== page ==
In addition, Peter, the Apostles, and all the people hearing him that day were Jews, as were all the first Christians. Until Paul and his missionary journeys more than a decade later, Christianity was in fact a Jewish sect, and all the first Christians saw themselves as Jewish. In fact they were not even called Christians until many years later in Paul’s ministry in Antioch. Credobaptists mostly forget or ignore this fact. To think that in an instant Jews would stop acting like Jews, and consider their children in effect strangers to the covenant and God’s promises to his people, makes absolutely no sense at all. And as we’ll see later in Acts 21, Jewish Christians were concerned that Paul was teaching Jews not to circumcise their children, which he denied.
To me it’s a massive leap to think that these Jewish followers of Jesus would make such a radical break with their Jewishness, and something tied so integrally to it, their children as part of their faith and the faith community, including baptism. I can just imagine these first Christians having babies automatically baptizing them because they assume that’s what they’re supposed to do. All of a sudden just prior to the ceremony, some authority figure comes running screaming, “Wait! You can’t do that! Baptism is only for adults who repent!” The reply might be, “But Peter said the promise is for us and our children, as it has always been so. Are you telling us our children are no longer part of the covenant community, even though we still circumcise them, and you have no problem with that?” Jews would certainly act like Jews and baptize their children.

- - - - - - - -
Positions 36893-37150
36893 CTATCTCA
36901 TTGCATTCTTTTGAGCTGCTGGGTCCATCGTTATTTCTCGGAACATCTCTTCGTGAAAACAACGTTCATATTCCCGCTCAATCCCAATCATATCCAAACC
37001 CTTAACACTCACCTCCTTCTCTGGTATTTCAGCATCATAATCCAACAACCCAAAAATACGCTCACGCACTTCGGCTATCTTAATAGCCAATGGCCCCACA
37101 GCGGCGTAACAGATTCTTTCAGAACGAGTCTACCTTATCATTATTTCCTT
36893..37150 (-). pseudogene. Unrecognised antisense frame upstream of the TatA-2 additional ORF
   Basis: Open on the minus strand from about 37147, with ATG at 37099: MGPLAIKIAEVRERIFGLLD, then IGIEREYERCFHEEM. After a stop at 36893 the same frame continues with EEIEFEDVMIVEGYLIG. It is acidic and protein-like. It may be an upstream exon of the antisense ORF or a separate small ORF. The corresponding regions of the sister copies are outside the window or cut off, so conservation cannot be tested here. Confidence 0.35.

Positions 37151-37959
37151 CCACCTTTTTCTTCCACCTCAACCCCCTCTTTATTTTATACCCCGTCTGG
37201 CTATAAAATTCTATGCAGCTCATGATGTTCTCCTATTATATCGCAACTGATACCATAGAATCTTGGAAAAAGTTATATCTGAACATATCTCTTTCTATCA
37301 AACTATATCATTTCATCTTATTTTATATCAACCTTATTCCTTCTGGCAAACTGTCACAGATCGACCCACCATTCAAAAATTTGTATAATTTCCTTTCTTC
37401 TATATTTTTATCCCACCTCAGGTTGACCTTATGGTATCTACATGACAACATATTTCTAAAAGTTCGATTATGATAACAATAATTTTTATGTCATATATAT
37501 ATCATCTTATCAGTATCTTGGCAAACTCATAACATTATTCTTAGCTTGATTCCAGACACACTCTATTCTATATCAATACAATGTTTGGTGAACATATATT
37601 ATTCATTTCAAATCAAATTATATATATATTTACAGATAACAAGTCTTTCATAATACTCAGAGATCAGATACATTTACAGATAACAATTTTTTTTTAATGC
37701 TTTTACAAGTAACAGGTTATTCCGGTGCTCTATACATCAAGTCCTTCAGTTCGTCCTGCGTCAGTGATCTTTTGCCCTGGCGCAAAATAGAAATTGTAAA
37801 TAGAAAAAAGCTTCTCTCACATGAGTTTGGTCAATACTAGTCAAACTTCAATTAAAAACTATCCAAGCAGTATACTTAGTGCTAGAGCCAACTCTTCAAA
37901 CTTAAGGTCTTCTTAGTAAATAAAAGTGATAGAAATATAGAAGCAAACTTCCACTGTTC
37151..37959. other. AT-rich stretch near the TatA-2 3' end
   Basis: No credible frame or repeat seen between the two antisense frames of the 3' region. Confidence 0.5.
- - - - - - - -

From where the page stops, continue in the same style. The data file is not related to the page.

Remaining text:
One thing credobaptists do is take the phrase Peter uses after children, “and for all who are far off—for all whom the Lord our God will call,” and claim it somehow negates the application of baptism to children. I’ve never understood that. The far off simply refers to gentiles, or non-Jews, to whom God promised Abram though him would be blessed. It has nothing to do with the promise belonging to the Christian’s children.
Luke tells us this sermon wasn’t this short:
40 With many other words he warned them; and he pleaded with them, “Save yourselves from this corrupt generation.”
The “save yourselves” as it is rendered in many translations is not good. Peter isn’t exhorting them to save themselves, but rather to be saved! God is the one who does the saving. We repent and are baptized, but that’s not what saves us. It is the power of God that transforms our souls, raises us from spiritual death to life, from God’s enemy to his child, and only then can we repent, believe, and trust in Jesus. And God did that for about three thousand that day. Quite a bit different than before the Holy Spirit was given, when almost all Jesus’ followers left him to die alone, and just a foretaste of what’s to come.